The Cill an Ailein churchyard

The churchyard was indeed there. There were a large number of gravestones that had been put in after the chapel had collapsed, including some really very old ones. The chapel itself was still visible too, if only as shapes in the earth rather than any exposed stone.

From there, we drove along a little road through the interior of the island, admiring trees, sheep and hills, until we came to the coast again at Dervaig, where we stopped for a drink break in the pub.

DSC00871 (1600x1020)
Father Dearest in the Dervaig pub. This map is visible in the corner, folded up on the table!

That pub also had a marvellous old OS map of Mull in the entrance lobby – I’m not sure what the scale was (maybe about 1:100000?), but it was just right to fit the whole of Mull on one large sheet, which was pleasing. We then got back in the car and drove on.

We passed the village of Calgary, where we didn’t stop at the beach because the car park was entirely full. It looked pleasant though.

DSC00873 (1600x831)
Looking back towards Calgary beach

Soon afterwards, we came to a point where one could look down to the sea to the south and see across to the Ross of Mull, the long southern peninsula, but also east to Ben More / Beinn Mòr, Mull’s largest mountain, and its range.

DSC00875 (1600x913)
Looking across to Ben More, with Ulva visible closer by

Now, we’d only had tea in the Dervaig pub, because it was rather early for lunch yet, and the drive ahead of us had plenty of villages left on it, so we thought there’d be no problem with that. But alas, it was not to be, because as we drove along the coast, we passed only closed eating places.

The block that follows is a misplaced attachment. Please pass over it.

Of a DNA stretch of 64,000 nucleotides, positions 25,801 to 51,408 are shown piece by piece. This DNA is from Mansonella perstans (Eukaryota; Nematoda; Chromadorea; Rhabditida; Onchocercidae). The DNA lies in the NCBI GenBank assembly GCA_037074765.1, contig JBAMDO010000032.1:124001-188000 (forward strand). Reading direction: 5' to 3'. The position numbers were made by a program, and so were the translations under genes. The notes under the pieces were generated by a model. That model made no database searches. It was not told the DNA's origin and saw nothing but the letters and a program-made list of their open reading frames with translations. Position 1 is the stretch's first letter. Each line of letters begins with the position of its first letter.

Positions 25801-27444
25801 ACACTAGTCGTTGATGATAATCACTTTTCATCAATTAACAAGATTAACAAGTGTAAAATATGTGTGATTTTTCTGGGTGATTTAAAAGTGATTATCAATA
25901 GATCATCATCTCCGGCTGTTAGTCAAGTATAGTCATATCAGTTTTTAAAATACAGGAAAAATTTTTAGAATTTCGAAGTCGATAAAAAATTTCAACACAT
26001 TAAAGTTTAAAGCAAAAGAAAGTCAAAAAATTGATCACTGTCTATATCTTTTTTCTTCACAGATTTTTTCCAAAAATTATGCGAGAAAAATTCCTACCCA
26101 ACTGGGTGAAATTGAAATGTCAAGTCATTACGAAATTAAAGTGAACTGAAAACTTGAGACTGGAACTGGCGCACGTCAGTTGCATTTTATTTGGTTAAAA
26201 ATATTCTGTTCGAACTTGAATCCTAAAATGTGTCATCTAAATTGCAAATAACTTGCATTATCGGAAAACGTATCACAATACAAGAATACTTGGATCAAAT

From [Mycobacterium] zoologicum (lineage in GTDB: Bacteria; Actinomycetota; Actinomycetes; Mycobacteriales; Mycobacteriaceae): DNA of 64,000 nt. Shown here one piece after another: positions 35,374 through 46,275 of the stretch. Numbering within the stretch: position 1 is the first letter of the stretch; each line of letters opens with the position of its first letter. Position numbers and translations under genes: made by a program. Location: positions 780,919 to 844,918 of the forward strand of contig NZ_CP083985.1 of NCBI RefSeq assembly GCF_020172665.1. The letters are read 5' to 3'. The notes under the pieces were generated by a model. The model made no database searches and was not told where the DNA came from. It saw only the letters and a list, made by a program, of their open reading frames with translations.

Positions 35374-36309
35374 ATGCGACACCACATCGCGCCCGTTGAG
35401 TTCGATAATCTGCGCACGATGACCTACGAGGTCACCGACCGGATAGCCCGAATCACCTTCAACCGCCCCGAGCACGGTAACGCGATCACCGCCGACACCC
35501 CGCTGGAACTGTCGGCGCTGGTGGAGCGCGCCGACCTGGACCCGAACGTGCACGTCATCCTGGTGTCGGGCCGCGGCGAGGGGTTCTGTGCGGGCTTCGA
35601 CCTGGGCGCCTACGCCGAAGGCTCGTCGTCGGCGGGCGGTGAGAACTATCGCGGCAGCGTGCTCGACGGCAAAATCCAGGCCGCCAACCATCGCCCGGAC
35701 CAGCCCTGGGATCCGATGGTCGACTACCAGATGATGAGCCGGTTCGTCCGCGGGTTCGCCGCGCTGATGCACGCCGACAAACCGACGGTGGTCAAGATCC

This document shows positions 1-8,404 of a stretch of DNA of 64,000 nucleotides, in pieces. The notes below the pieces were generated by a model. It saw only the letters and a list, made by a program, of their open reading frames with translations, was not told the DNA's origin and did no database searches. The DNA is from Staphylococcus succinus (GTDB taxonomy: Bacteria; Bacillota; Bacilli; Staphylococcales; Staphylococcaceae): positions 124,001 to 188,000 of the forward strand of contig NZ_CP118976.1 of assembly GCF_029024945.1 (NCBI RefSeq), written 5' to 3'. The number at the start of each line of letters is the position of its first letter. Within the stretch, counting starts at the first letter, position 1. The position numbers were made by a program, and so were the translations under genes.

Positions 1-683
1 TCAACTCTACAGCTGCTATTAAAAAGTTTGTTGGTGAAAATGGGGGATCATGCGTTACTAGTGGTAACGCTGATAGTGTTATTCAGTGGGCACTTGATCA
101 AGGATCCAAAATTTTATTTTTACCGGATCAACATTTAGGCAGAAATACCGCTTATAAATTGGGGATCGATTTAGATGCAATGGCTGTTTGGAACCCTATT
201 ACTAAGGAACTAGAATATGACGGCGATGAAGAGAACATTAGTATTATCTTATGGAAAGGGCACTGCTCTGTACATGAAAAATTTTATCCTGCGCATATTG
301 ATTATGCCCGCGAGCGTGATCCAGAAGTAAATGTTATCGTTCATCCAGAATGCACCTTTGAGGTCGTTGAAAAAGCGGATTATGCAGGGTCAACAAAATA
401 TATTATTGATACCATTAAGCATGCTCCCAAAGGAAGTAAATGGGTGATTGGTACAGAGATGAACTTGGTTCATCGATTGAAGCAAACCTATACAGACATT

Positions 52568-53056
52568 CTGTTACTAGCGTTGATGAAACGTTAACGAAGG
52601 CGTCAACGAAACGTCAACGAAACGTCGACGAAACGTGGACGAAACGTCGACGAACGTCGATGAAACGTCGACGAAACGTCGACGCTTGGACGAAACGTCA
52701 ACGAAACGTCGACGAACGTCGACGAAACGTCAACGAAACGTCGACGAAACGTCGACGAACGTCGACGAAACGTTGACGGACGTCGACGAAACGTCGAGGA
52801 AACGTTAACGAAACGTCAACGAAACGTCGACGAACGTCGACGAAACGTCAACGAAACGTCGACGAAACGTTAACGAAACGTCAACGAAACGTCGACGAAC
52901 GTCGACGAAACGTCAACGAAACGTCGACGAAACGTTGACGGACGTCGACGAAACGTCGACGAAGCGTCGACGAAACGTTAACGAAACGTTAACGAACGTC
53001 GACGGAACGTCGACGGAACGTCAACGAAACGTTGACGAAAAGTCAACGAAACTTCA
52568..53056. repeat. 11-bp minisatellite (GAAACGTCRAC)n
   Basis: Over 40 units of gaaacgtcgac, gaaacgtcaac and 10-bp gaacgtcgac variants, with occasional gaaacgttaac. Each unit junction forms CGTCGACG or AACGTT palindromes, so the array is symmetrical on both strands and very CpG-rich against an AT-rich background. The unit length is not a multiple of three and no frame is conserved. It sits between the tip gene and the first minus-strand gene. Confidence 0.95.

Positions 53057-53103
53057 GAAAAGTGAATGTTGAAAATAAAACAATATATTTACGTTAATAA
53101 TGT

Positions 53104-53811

DSC00876 (1600x1020)
There was, at least, a very friendly horse.

We made a brief stop at a viewpoint where there was a memorial stone to a poet, with one of his poems written on it, which I can’t recall much about except that it was about car racing, and that Father Dearest particularly liked it. I haven’t had any success finding it on the internet.

After that, we came to the turning for the ferry to Ulva (a smaller island lying off Mull), and turned down it, again in search of food. There was a closed food van, but just across the water on Ulva, we could see an open pub. However, alas, the ferry was no longer running that day, and we had to give up there too, stopping only to use the toilets before we got back in the car, unsuccessful once more.

 

In the end, we just ended up going back to our hotel and having a snack in its tea room to keep us going until dinner, about which see my next post! I will, though, leave you with one more lovely scenery photo, of the view towards central Mull and Ben More from the road along which we were driving as we vainly sought food:

DSC00881 Stitch (3000x991)

 

Map_2018-03-31b

 

3 thoughts on “374: Isle of Mull North

Leave a Reply

Fill in your details below or click an icon to log in:

WordPress.com Logo

You are commenting using your WordPress.com account. Log Out /  Change )

Google photo

You are commenting using your Google account. Log Out /  Change )

Twitter picture

You are commenting using your Twitter account. Log Out /  Change )

Facebook photo

You are commenting using your Facebook account. Log Out /  Change )

Connecting to %s